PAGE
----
In each tomb, we found that we there were only a few visitors inside or none at all, apart from us. On the one hand, this meant that we didn’t have to push through crowds inscriptions all over the walls inside. However, on the other, it also meant that the guards were constantly trying to give us a running commentary in return for a tip. I would have been interested to learn more about the stories behind the images in the tombs but sadly they were just pointing out things we could already see, like animals that we could easily identify ourselves, without a helping hand.

We found out that the decline of tourism in Egypt has really affected some of the locals so we knew they were just trying to make a living but we were starting to feel like cash machines. It was a shame to feel like we had to rush around in order to get away from the hassle but being alone in the tombs did have its advantages and we were able to get us close to some of the relics, including King Tut’s mummy, which we came face to face with. The tombs themselves were beautifully decorated with hieroglyphics and with images of the kings and the gods. Some also contained sarcophagi. It was rather unbelievable that so much had survived for thousands of years.

Our next stop was the Temple of Queen Hatshepsut, a woman who had reigned over ancient Egypt as a king. Her beautifully columned temple sat in the rock, close to the Valley of the Kings.

Whilst there were several tourists here, although not loads, we still got the same hassle as we looked around the statues and carvings on the walls. It was more than worth it though. As we waited for the shuttle train to take us between the temple and the ticket office. It was a relatively short distance but it was just too hot to walk, exposed in the sun. We treated ourselves to a Sprite to re-hydrate and increase our sugar-levels and chatted away to the guy in the cafe, who handed us cold water to splash on our face. He invited us to a wedding that evening. During Ramadan, weddings are not held but this one was for a Christian family so would be taking place. It was a tempting offer but we did already have dinner plans.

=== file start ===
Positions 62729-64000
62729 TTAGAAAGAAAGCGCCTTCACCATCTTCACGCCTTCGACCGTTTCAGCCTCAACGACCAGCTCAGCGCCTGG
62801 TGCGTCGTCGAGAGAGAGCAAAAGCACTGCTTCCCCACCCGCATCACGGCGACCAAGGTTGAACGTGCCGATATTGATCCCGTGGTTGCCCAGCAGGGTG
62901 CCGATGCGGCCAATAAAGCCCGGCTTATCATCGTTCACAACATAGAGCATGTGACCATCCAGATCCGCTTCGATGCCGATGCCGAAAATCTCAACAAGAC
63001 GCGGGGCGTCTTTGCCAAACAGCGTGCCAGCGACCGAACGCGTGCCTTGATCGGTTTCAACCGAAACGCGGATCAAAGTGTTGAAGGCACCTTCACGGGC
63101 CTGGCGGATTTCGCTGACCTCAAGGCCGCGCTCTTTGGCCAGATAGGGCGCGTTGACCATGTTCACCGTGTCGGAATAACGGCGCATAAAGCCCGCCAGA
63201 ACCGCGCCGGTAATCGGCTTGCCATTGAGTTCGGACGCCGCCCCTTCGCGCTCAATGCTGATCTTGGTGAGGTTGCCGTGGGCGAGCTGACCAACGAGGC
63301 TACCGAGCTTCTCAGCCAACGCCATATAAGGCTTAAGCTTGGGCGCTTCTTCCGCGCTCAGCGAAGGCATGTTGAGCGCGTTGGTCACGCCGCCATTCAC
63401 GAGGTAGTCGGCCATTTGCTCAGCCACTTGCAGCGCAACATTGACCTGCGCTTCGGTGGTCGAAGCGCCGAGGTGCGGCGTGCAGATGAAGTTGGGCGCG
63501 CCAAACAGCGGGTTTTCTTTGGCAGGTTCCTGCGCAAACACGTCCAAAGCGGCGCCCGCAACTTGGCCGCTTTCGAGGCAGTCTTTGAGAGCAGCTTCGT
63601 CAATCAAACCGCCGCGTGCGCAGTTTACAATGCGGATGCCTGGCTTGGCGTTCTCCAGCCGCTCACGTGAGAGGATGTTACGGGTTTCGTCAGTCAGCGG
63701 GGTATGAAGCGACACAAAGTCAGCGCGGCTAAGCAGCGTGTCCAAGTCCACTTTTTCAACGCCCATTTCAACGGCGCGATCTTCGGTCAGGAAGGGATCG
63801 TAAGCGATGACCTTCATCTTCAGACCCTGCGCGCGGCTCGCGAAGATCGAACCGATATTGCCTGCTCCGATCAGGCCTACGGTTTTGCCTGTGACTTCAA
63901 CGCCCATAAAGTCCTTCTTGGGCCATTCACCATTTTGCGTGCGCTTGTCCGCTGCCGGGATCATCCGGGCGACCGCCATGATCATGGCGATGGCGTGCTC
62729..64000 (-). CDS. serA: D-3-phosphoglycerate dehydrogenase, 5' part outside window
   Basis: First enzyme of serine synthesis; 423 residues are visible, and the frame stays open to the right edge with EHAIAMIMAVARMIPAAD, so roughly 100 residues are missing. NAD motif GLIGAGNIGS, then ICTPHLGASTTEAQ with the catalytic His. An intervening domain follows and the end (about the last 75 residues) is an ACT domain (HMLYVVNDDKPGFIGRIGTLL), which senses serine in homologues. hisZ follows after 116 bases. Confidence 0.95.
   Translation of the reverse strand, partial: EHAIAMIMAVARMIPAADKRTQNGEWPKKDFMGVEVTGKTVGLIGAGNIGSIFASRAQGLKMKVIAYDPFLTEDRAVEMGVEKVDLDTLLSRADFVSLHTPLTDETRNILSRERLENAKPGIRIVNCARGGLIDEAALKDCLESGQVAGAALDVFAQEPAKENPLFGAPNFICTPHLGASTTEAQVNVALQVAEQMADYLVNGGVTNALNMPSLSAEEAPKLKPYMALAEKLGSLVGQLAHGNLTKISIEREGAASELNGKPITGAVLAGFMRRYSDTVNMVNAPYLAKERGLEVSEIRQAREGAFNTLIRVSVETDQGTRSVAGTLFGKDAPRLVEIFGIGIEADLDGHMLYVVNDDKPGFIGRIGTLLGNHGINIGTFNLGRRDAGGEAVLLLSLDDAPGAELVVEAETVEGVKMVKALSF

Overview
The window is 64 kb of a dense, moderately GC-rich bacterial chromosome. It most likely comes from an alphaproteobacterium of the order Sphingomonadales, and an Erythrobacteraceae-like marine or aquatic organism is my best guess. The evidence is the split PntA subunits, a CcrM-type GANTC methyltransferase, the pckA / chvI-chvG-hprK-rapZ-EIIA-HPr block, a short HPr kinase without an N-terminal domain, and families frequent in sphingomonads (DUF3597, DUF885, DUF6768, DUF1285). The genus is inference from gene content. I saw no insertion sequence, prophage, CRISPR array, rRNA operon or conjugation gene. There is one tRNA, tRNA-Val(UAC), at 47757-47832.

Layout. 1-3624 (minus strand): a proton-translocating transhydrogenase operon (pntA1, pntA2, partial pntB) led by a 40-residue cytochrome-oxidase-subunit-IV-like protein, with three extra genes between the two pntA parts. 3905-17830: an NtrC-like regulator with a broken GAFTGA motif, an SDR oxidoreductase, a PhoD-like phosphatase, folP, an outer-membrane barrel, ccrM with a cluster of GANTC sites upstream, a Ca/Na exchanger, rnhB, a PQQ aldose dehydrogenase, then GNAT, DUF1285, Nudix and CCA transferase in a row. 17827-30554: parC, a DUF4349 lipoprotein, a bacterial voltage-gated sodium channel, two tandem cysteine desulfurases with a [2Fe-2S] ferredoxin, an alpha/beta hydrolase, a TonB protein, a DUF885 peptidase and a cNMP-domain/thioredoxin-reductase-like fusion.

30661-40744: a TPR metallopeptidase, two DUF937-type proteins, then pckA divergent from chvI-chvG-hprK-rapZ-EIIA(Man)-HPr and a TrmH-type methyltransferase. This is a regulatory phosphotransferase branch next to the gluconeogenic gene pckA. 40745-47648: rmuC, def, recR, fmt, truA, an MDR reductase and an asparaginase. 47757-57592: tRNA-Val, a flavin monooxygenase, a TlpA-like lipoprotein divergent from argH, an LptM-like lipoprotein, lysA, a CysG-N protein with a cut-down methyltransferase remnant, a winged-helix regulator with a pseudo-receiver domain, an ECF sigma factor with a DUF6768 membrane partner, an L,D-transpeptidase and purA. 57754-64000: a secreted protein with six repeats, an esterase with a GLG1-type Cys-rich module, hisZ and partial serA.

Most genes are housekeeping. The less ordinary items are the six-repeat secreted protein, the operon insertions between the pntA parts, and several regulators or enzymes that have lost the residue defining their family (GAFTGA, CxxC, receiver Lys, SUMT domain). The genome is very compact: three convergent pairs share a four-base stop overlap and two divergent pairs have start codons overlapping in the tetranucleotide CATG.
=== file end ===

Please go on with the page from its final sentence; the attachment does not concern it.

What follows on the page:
By the time we reached Valley of the Queens, we were exhausted from the heat and were reaching the end of our tether after being hassled endlessly for money. This time, we were the only visitors in the valley. There were only a handful of tombs open, mainly of the sons of the kings, and we didn’t spend as much time in them as we would have if we had been able to look around the quietly alone. In the last, however, the guard started telling us information about the book of the dead, which we couldn’t have worked out by ourselves from the carvings. We ended up giving him some money as a thank you – that was the kind of thing we wanted to learn about.